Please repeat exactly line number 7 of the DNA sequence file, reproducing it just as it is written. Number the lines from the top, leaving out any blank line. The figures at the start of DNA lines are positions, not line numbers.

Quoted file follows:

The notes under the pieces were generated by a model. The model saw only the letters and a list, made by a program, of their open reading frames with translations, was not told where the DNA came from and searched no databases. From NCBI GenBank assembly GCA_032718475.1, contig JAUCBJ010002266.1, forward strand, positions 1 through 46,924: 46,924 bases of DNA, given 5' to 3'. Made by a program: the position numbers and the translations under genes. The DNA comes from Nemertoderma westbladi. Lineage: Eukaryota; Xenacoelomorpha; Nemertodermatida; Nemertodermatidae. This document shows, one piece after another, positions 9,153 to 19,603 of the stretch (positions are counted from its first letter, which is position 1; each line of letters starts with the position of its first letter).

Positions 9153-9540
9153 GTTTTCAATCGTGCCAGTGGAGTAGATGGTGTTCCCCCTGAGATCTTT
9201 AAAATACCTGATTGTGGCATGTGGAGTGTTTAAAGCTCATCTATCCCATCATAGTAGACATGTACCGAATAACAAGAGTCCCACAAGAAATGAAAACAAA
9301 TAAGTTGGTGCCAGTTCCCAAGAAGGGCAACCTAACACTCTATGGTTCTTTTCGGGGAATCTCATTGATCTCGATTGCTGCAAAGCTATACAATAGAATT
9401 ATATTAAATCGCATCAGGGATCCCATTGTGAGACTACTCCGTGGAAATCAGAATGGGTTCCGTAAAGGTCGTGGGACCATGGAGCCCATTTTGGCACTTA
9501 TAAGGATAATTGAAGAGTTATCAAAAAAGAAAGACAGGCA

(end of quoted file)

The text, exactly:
9501 TAAGGATAATTGAAGAGTTATCAAAAAAGAAAGACAGGCA